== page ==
But a slow death is agonising. And that is what it feels like right now for the good ship HMS Wigan Athletic. The whole club is rotten in so many ways and the speed at which the rot has set in has taken us all by surprise.
Just over 18 months ago we were winning the FA Cup
Just over 12 months ago we were still in Europe
And just over 6 months ago we were a rash Gary Caldwell challenge away from knocking QPR out of the play offs
(An aside from yesterday’s post mortem, we were discussing that wherever there has been disaster, old GC has been at the heart of it: Swansea, Arsenal, QPR. However, given that Steven Hawking would find a new space continuum in our back four right now, I could only see a fit Gary Caldwell improving matters, at least he has a modicum of that one characteristic so sadly lacking at the minute – leadership. That said, I suspect if you put Franco Baresi at centre half he’d still be gift wrapping dodgy back passes to centre forwards who haven’t scored for two months such is the illness with which our club is currently afflicted)
See, I’ve gone off on one already. I knew that would happen. It really is hard to make sense out of it all though so let’s find an analogy.
I was thinking of using the old union example, the shop floor trade unionist going around telling the young enthusiastic worker to slow down his piece rate. But it’s not relevant here as we are not dealing with minimum wage downtrodden proles, we are dealing with millionaire footballers.
So let’s use the classroom analogy. My missus is a teacher and she talks of “good classes” and “bad classes” whereas in reality there are good kids and bad kids. The problem is that if you’ve got a few bad kids, then basically you have a bad class. A disruptive influence or two, a noisy kid, a bully or just some child with behavioural issues can put a whole class off their stride. It could be negatively deliberate “if they’re not getting any work done, why should I?” It could be positively deliberate “I’d like to work but I’ll get picked on or left out if I do so we don’t want to be seen working hard” or it could be not deliberate “I simply can’t get any work done with all this noise in the class”.
By contrast, a good class will have a few hard workers who influence the rest positively and help and support each other with a teacher who responds to their individual needs and drives them forward. But more on the teacher later.
I’ve no idea what happened over the summer but the team that Rӧsler assembled has become a bad class. It may have initially been the class size: in both schools and football clubs, 30 is too many to keep under control and I genuinely believe that if you can pinpoint where it went wrong with Rӧsler it’s that in trying to keep everyone happy (by rotating) he only succeeded in p***ing everyone off.
But clearly there’s more to it than that. There are clearly some bad eggs in that squad, some unruly kids with a very poor work ethic. It is the only answer. And rather than speculate on who that could be, I’d like to consider how it’s impacting the star pupils. When Chris McCann returned to the team he was a revelation, since then his performances have slowly dropped off. Ditto the two other golden boys: McManaman and McClean. These two lads have the workrate and energy and raw ability to tear any back line apart but in each passing game they’re doing less and less. And why should they do more when our collective back line and midfield is letting the might of Rotherham run them ragged? McManaman no longer goes off on 60 minutes because he’s no longer knackered. And why is he no longer knackered? Well, it’s not because he’s got fitter I know that much.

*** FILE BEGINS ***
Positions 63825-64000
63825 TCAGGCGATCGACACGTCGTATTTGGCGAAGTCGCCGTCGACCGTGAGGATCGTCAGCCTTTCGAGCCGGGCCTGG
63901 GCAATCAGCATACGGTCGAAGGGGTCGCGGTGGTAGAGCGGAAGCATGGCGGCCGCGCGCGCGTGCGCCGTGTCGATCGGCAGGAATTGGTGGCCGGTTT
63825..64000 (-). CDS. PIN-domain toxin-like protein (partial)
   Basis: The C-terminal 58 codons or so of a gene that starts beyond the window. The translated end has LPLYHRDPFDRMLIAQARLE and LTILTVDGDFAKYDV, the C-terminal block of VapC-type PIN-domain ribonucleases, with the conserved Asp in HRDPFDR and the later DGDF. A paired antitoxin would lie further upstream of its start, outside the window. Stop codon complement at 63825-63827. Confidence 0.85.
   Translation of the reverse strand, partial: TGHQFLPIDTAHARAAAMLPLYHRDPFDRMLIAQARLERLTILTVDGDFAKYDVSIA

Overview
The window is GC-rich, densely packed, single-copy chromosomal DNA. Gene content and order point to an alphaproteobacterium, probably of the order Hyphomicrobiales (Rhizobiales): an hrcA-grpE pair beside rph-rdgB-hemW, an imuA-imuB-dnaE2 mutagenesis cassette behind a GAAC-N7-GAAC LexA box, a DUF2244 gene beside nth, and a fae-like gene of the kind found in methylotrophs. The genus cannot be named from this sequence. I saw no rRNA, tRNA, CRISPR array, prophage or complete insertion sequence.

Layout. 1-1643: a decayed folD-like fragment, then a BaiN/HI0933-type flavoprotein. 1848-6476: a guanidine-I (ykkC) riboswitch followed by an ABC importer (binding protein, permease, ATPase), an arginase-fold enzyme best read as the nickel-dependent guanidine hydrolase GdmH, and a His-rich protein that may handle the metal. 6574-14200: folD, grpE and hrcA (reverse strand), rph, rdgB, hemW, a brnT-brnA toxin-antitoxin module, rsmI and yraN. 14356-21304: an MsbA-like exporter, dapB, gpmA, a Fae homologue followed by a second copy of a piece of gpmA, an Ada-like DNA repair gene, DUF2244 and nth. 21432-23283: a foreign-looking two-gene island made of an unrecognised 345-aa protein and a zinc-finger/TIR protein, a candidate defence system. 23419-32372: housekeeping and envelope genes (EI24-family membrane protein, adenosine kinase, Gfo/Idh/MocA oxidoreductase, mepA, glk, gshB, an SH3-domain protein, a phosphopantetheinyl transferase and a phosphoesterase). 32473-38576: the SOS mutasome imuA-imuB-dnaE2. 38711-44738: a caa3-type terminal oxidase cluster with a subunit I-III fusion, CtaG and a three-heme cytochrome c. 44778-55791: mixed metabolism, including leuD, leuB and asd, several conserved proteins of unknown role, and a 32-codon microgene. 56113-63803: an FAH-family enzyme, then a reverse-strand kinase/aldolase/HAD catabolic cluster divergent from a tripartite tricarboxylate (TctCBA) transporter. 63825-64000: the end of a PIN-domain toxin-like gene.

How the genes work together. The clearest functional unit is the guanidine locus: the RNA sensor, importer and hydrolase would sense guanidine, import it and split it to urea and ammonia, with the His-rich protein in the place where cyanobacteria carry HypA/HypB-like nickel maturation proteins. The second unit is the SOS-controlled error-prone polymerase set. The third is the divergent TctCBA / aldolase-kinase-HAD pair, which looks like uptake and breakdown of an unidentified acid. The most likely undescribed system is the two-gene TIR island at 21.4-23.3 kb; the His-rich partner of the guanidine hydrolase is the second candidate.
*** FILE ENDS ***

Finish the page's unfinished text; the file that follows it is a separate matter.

That’ll probably raise the hackles somewhat by picking on the best players first but it’s my analogy so let’s stick with it. Let’s move further down the pecking order. Let’s look at Adam Forshaw. A pivotal player in a fantastically workmanlike Brentford side. They had a system, he had a role in it and they punch above their weight. He comes here, he’s in and out of the side, doesn’t know what his role, can’t stamp any sort of authority on the game and a young player is watching his career deteriorate before his very eyes.
Now I’ve always said we can’t always be the next great thing. Sometimes you’ve got to play fair and admit it’s someone else’s turn and Brentford and Bournemouth are currently the recipients of that fine accolade. However the one thing we have always been proud of and excelled at within Wigan Athletic Football Club is that we punch above our weight. We always have done, that little football club a few streets away from me in Springfield which I fell in love with 30 years ago always did. We just never had the money to kick on until Whelan came along.